There are certain essential elements of resettlement programming benefit both refugees and the states undertaking to receive them. IOM believes that this holds true regardless of the type of resettlement scheme, the destination country or the profile of the refugees being assisted.
Around the 60th anniversary of the Hungarian uprising it is worth looking back on the efforts to resettle refugees to see that debates about how to help are timeless.
There is clearly political will to engage more on refugee issues through resettlement. A defining feature of this effort is its internationalisation.
There is an imbalance of power – and a resulting lack of agency for refugees – in the structure of the current resettlement regime. The top-down process of selection also poses ethical dilemmas, as recent surges in resettlement operations show.
More than 100,000 Bhutanese refugees have been found homes in third countries. The other side to the story of this successful resettlement programme, however, is the failure to tackle the impact it has had on the remaining camp populations.
There are growing numbers of refugees in the UK who have been through a resettlement programme. New research in four UK cities highlights opportunities to incorporate the refugees’ expertise into programme design.
While resettlement is nowadays considered as a solution to be resorted to only in exceptional circumstances, in Southeast Asia resettlement has always been, and remains, the most important durable solution for refugees.
The evolution of European policy in recent years has shown how policy can be used to actively restrict the movement of people and as a mechanism for choosing what kind of refugee a particular country receives, with the interests of states prevailing over humanitarian needs.
Refugees’ resettlement experiences may be shaped in the stages leading up to their arrival.
More and more refugees are resettled in communities where they have no intention of living and then move on.
At each stage of the resettlement process, the presence of counsel – legal advocates – can help refugees to present their complete cases efficiently and avoid unnecessary rejections. This provides benefits to decision makers as well.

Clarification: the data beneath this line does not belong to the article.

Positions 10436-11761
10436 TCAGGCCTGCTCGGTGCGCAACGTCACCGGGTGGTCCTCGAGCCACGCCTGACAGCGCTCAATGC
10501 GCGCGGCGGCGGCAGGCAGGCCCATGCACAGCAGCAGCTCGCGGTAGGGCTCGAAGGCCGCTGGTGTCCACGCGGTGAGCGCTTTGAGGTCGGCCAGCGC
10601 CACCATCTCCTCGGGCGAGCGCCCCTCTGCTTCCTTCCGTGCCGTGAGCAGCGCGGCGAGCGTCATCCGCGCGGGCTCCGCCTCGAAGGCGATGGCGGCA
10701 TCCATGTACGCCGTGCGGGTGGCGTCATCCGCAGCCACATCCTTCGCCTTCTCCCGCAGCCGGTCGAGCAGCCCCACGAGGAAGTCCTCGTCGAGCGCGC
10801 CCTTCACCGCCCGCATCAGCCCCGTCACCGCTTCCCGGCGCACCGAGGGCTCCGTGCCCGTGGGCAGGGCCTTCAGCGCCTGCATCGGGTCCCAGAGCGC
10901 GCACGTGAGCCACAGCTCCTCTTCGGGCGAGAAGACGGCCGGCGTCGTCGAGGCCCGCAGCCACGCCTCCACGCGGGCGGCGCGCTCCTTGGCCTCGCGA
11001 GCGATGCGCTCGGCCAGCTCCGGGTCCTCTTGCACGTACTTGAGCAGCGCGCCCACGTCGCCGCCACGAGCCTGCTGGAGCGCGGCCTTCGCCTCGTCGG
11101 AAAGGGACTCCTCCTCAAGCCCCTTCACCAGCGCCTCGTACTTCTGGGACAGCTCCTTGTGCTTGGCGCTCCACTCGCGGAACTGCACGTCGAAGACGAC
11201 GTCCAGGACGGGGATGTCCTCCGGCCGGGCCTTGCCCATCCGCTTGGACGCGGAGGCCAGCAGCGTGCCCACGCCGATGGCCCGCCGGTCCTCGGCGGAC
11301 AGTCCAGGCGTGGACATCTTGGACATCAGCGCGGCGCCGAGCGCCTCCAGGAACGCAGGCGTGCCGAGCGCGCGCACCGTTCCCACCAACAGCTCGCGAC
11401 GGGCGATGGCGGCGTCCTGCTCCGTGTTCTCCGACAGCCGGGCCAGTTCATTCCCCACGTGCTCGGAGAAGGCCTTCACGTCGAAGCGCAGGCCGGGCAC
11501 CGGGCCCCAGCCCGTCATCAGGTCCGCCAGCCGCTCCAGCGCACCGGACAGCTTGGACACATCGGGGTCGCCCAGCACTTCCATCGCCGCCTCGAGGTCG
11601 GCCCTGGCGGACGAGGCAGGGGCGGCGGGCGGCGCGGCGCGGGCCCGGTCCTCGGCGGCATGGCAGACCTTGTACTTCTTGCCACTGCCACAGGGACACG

Resettlement programmes for Syrian refugees severely restrict access to resettlement for single Syrian men, despite the conditions of vulnerability, insecurity and danger in which they live.
NGOs have a rich history of involvement in case identification and referral for resettlement, and have helped to increase numbers, improve processes and make resettlement more equitable, and accountable, for refugees.
With global resettlement needs growing and more refugees living outside camps, NGOs are uniquely positioned to identify and interview vulnerable refugees and to play a larger role in refugee resettlement.
There is a need to ensure that new and existing initiatives to resettle refugee children at risk, including unaccompanied children, are better able to serve their unique protection needs in today’s global context.
From 2013 the Doing Our Bit campaign has been calling for New Zealand to double its refugee quota from 750 places to 1,500.
The relationship between government and government-contracted refugee resettlement service providers in Australia needs to be based more on autonomy and trust.
The Irish government makes considerable efforts to resettle Syrian refugees arriving through the UNHCR resettlement process but offers no support to those refugees – some of whom are also from Syria – who individually seek asylum under the international protection system.
The view of integration in US resettlement policy is currently disconnected from the views of integration held by refugees themselves.
Refugee community groups often fill in service gaps after resettlement but remain unrecognised and not fully incorporated in formal resettlement processes.
The issue of ‘material support’ provided to an organisation deemed to be involved in terrorism has been fraught with contention in US immigration law circles, most often over the issue of support provided under duress.